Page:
My hubby and I have been married for 25 years today! I’m asking “where did the time go?” like I did a week ago when my son turned 13.
People have many ideas about marriage and a whole lot to say about how we should do this or that to make a marriage “successful.” I’m certainly no marriage specialist, but I’m back with another random list of nuggets picked up in the 25 years my hubby and I have been married. Each item could easily be its own blog post, but I’d rather spare you a 25-part, month-long series on marriage. 😀
- The wedding is not the culmination of love. It’s barely the beginning.
- If you can live with his snakes, you must really love him. Or her. [We’ll just allow “snakes” to serve as a metaphor for that one thing your spouse loves that you do not love so much].
- Men really are from Mars, and women really are from Venus. And that’s perfectly okay.
- The phrase “two become one” does not mean surrendering your individuality, so hold on to your voice and your identity.
- You’re not half a person. No other human can complete you.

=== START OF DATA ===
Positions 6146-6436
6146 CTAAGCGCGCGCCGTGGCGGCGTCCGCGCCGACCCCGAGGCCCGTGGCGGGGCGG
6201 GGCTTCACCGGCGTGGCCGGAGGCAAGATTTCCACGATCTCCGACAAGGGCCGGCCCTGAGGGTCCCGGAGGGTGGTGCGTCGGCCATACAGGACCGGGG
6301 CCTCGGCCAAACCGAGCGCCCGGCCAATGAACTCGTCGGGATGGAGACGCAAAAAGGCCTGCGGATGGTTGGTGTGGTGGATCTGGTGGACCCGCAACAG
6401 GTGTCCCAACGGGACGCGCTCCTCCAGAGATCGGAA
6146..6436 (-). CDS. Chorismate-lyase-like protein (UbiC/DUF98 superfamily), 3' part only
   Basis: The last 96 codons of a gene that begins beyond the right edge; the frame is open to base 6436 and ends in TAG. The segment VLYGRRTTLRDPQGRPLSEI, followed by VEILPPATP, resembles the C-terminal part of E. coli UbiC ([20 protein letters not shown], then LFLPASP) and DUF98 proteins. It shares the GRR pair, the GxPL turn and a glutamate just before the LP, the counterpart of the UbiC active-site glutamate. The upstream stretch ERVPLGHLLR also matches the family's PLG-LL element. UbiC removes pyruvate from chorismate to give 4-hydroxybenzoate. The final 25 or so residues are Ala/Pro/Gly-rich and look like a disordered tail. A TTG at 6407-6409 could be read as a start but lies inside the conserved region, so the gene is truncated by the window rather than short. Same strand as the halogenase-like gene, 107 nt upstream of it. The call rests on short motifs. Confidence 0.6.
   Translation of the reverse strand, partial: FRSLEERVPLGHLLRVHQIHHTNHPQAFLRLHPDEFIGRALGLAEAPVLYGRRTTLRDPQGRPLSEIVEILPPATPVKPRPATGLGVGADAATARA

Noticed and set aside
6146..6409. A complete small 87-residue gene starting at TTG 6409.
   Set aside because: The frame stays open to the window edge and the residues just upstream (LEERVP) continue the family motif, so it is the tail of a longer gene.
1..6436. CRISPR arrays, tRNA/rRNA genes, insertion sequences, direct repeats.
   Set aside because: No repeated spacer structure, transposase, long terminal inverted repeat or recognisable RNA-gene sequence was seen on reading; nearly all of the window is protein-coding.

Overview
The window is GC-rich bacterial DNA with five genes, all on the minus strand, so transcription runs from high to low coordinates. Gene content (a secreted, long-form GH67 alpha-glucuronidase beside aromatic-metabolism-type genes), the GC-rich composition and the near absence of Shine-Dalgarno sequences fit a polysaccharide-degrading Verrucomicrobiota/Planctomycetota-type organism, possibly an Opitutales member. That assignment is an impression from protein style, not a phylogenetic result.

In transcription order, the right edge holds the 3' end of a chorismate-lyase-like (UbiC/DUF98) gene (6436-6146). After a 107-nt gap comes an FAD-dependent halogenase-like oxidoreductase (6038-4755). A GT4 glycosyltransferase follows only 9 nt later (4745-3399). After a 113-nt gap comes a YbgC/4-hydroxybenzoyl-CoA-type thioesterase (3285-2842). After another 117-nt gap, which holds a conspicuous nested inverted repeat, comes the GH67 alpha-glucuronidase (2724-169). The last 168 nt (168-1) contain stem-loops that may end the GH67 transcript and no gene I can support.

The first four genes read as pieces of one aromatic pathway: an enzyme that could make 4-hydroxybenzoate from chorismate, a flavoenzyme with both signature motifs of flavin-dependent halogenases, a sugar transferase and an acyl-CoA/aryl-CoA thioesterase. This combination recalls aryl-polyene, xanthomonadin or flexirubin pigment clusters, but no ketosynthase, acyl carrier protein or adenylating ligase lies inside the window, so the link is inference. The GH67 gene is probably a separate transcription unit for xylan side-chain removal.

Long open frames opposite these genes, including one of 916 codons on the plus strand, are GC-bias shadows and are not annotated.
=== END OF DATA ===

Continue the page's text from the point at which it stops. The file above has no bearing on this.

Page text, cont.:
- Be your spouse’s greatest supporter.
- Words matter, so it is better to be silent through anger than speak words that linger long after the argument is over.
- Hard times eventually pass, so push through them together. Such grit in marriage strengthens the bonds of love and trust.
- You never have to “go it alone.” There is someone walking with you through the scariest, darkest moments.
- Laughter really is the best medicine.
- Flexibility is strength.
- Humility is strength.
- God in everything. Absolutely.
- No one’s “in charge.” Be the boss of you.
- Don’t sweat the small stuff.
- We’re all weird.
- Sing and dance together…often.
- At the end of the day…love.
- Forgive quickly.
- It’s okay to be weak and let your spouse carry the “whole load” at times.
- Say “I love you” often.
- Say “please” and “thank you.”
- There’s profound security in knowing there is at least one person in the whole world [besides your parents]–who has seen you at your best and at your worst, who’s seen you after the masks have been removed and the performance has ended–who loves you anyway.
- The part of the fairytale everyone loves is “happily ever after.” Fairytale plots are unrealistic, but pursue the “ever after.” That part is real.
Marriage is work, but it’s good work–the kind that expands and firms up your soul.
My hubby is brilliant, funny, gifted, compassionate, committed, and so many other wonderful things. We determined before marriage that heaven is one common goal we will not compromise. I can’t imagine navigating the madness of life without him and I’m grateful for our continuing march into the “ever after” together.